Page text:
Starbucks hires Nzinga Shaw as global Chief Inclusion & Diversity Officer

Theodora Aidoo November 25, 2019
Nzinga Shaw, now Starbucks global Chief Diversity and Inclusion Officer. Pic Credit:

American coffee company and coffeehouse chain, Starbucks has hired Nzinga Shaw as global chief inclusion and diversity officer.

After five years, Shaw exits the Atlanta Hawks and Philips Arena where she has been chief diversity and inclusion officer.

“I am overly grateful to the Hawks ownership, CEO Steve Koonin and NBA organization for giving me an opportunity to create internal and external programs with diversity at the core,” Shaw wrote on LinkedIn.

Shaw is an alumna of Spelman College, the University of Pennsylvania, and was a study abroad scholar at Oxford University in the United Kingdom.

Prior to becoming the first Chief Diversity and Inclusion Officer in the NBA for the Atlanta Hawks & State Farm Arena she was a Senior Vice President, Diversity & Inclusion Officer at the world’s largest and most profitable public relations agency, Edelman.

Starbucks hires Nzinga Shaw as global Chief Inclusion & Diversity Officer
Pic Credit:

She has also worked in human resources at Essence Magazine, the Yankees Entertainment & Sports Network, and the National Football League.

Meanwhile, Shaw is also on the Board of Directors of the National Black Public Relations Society and the Georgia Diversity Council and was named among the 2017 Atlanta Business Chronicle 40 Under 40 Awards honoree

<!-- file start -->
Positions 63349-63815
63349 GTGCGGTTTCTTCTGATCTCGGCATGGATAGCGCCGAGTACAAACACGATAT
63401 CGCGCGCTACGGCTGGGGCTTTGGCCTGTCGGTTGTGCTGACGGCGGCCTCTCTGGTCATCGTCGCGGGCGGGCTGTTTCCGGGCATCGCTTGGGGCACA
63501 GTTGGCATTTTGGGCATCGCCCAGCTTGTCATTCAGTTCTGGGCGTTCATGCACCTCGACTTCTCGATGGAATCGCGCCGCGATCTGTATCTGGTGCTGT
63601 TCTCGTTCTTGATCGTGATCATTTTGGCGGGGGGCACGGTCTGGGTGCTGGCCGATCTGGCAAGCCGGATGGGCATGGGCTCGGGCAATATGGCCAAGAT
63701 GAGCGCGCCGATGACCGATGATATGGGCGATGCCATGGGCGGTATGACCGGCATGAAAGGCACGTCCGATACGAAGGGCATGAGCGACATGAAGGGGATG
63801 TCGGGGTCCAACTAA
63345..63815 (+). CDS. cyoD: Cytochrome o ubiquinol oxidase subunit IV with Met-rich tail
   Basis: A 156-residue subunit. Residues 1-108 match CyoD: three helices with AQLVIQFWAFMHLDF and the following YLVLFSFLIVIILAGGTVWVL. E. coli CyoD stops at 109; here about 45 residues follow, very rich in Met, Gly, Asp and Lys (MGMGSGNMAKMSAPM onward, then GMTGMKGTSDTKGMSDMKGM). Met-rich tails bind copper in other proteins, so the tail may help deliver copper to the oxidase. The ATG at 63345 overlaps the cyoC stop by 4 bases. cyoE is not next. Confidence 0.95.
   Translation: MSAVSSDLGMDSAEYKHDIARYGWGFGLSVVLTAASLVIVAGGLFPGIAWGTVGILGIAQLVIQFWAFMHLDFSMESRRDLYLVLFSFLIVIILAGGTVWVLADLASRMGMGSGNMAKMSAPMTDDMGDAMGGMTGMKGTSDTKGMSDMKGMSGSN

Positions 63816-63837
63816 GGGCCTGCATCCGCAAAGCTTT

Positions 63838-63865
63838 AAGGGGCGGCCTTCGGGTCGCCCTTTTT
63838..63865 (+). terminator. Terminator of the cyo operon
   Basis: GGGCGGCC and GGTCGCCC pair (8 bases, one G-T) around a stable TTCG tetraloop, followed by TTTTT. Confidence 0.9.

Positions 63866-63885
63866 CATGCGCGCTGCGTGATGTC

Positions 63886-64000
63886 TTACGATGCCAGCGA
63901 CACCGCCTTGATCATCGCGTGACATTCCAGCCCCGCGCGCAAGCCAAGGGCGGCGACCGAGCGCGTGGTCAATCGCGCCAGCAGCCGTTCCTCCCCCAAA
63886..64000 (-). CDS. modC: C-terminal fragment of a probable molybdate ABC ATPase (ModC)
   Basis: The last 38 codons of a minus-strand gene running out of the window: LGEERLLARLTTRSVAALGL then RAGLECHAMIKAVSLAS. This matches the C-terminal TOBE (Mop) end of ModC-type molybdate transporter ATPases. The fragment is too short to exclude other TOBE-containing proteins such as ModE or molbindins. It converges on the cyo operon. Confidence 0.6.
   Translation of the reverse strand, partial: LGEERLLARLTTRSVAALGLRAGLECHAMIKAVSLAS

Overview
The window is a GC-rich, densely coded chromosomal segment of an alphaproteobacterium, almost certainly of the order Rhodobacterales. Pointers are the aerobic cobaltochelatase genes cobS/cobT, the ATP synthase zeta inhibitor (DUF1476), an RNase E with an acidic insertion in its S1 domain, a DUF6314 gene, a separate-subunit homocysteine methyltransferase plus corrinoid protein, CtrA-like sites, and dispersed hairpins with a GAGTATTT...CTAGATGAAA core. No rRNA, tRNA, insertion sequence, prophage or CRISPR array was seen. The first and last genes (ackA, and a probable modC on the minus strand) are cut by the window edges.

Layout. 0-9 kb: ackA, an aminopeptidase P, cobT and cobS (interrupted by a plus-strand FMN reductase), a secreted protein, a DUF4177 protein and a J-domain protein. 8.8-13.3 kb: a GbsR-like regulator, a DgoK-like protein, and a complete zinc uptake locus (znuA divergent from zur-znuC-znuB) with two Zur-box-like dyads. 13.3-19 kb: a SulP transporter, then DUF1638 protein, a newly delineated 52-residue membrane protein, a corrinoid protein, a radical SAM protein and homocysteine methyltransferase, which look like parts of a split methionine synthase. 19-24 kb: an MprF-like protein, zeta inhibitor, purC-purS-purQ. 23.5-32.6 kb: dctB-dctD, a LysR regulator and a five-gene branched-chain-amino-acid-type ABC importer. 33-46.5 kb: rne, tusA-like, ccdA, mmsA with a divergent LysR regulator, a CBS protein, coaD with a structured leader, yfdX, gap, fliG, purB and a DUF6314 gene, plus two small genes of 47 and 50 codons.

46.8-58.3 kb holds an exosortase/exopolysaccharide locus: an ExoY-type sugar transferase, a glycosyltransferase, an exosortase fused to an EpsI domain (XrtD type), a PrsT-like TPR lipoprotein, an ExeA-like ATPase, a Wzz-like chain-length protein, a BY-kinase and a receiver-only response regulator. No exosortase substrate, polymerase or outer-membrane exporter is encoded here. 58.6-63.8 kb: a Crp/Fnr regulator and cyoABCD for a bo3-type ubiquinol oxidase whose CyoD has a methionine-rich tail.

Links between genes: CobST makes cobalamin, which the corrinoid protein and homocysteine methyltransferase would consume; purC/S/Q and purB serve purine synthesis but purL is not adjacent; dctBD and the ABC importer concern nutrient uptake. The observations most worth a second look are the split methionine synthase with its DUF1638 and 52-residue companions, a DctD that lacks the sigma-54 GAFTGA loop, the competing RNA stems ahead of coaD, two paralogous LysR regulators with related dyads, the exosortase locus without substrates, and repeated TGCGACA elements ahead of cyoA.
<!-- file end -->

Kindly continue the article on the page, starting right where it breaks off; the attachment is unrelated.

Reacting to her new role, Shaw said she is “thrilled to join such an iconic brand as Starbucks to leverage the power of Inclusion “one cup, one person, one community at a time!”

Shaw, an experienced executive with extensive hands-on experience and knowledge of diversity & inclusion, change, talent acquisition, organizational planning, employee relations, branding, and community engagement said her daughter is her inspiration.

“She is the light of my life, she makes me think about all of the possibilities for the future. She gives me hope that the world can be a better place than it was when I was growing up. She’s in a very multi-cultural school that is not segregated and I see so much hope for equity and for equality looking through the lens of her eyes. So, she inspires me to continue to do this work because I know that I can hopefully shape and change a generation,” Shaw said.

Last Edited by:Kent Mensah Updated: November 25, 2019


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